The road to public finance reform

Updated: 2014-03-25 08:35

By Takehiko Nakao (China Daily)

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When local governments cannot close the financing gap by transfers from the central government, they have often turned to off-budget resources, accumulating debt. Local government debt has increased by 67 percent since 2010.

The road to public finance reform

The road to public finance reform

While the amount of total local government debt is still manageable at 30 percent of GDP, its rapid expansion is worrisome. Moreover, approximately 40 percent of it has been incurred by non-transparent local government financing vehicles, which emerged to circumvent the Budget Law's prohibition on local government borrowing. Such financing vehicles have proliferated since 2008 as two-thirds of the financing responsibility of the 4-trillion-yuan ($643 billion) stimulus package rested on local governments.

To address problems arising from local government financing vehicles, China should set in place appropriate monitoring and regulatory frameworks. It is also crucial to ensure sufficient revenues for local governments.

In order to provide more resources to the local governments to meet their needs, strengthening of local government-specific taxes would be a priority. In this regard, international experience suggests that taxes on natural resources and property are an appropriate choice.

Regarding the provision of social services such as education, health and pensions, in addition to possible expansion of the central government's role in the expenditure side, larger transfers from the central government to local governments could be considered.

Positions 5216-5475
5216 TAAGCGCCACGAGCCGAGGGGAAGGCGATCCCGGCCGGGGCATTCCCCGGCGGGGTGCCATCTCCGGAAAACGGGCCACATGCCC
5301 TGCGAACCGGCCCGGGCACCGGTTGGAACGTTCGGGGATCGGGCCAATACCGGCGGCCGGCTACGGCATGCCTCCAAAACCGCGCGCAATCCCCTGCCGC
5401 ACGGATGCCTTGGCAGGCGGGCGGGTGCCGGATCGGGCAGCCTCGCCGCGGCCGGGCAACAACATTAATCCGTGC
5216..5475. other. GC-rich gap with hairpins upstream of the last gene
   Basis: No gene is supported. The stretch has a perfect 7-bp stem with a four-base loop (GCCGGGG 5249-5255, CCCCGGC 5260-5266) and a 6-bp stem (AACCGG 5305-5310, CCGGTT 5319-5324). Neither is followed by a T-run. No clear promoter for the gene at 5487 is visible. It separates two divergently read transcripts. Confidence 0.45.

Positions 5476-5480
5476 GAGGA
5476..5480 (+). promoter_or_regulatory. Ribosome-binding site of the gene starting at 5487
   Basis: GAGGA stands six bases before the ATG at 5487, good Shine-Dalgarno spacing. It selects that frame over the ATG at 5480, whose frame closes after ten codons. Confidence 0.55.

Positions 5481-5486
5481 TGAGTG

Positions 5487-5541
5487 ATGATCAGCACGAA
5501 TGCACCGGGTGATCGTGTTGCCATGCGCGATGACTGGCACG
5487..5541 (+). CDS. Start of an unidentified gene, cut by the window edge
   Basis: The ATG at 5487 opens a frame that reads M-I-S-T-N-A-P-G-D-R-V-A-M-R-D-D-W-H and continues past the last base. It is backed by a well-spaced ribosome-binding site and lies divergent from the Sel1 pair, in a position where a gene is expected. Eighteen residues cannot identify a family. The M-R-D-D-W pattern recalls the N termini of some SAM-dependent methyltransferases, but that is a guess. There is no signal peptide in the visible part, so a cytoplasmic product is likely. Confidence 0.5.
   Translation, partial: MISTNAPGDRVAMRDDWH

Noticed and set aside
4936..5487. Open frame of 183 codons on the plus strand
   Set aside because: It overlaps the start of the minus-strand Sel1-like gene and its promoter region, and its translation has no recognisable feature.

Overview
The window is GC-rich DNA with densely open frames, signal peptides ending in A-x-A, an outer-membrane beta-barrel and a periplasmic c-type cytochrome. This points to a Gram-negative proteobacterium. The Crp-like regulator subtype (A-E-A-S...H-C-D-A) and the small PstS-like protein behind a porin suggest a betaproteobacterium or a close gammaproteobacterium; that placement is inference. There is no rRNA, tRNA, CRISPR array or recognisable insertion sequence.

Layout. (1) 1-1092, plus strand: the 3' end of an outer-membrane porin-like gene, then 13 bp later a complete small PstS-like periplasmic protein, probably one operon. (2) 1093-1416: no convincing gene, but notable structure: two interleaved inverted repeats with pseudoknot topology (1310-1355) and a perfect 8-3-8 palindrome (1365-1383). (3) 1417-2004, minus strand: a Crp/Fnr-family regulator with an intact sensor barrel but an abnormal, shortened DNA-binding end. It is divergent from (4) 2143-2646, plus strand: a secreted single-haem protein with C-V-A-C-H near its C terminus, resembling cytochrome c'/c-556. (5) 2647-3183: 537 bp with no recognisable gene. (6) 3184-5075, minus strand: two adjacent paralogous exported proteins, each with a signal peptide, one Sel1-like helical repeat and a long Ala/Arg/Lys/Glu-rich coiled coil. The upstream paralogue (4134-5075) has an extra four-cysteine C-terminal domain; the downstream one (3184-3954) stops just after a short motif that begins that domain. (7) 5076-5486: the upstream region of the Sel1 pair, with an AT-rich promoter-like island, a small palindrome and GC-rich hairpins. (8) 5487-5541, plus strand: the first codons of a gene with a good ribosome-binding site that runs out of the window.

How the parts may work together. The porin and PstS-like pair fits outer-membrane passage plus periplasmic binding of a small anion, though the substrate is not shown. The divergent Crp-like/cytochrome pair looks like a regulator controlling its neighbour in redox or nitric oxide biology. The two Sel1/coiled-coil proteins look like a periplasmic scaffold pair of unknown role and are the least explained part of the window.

Local governments need to be provided with more flexibility to borrow by introducing municipal bonds, a practice the government is already piloting in six cities. However, at the same time, there should be effective debt management and monitoring mechanisms to avoid inadvertent over borrowing by local governments.

In public finance reform, public-private partnerships (PPPs) could play a significant role.

The PPP model could help the local governments in China make the transition to becoming buyers of services on a competitive basis rather than suppliers. I would like to however cautioned against using PPP as a tool to transfer expenditure to less-transparent off budget spending. PPPs are not a panacea and they do bring risks and contingent fiscal costs on local governments. While PPP has the potential to enhance public service provision, there are numerous examples of failures in both advanced and developing economies. PPPs need to be designed and implemented carefully.

Reforming State-owned enterprises is critical to allow the market a greater role in the economy but it is also deeply related to the reform of public finance. In many developing countries, inefficient SOEs are the reasons for the loose fiscal expenditure to subsidize them and for the loss of potential revenue to the government. In this context, I note that the Third Plenum's decision to transferring an increased share of SOE's dividends to public spending such as education and health, and to the social security fund.

China needs to embark on implementing reforms earlier than later based on the clearly defined agenda. As the great ancient Chinese philosopher Lao Tzu said, it is important for China to do the difficult things while they are easy, and do the great things while they are small. Indeed, China's challenges will become even more difficult, if not addressed now.

The author is president of Asian Development Bank. The article is an excerpt from his speech at the China Development Forum 2014 in Beijing on March 23.

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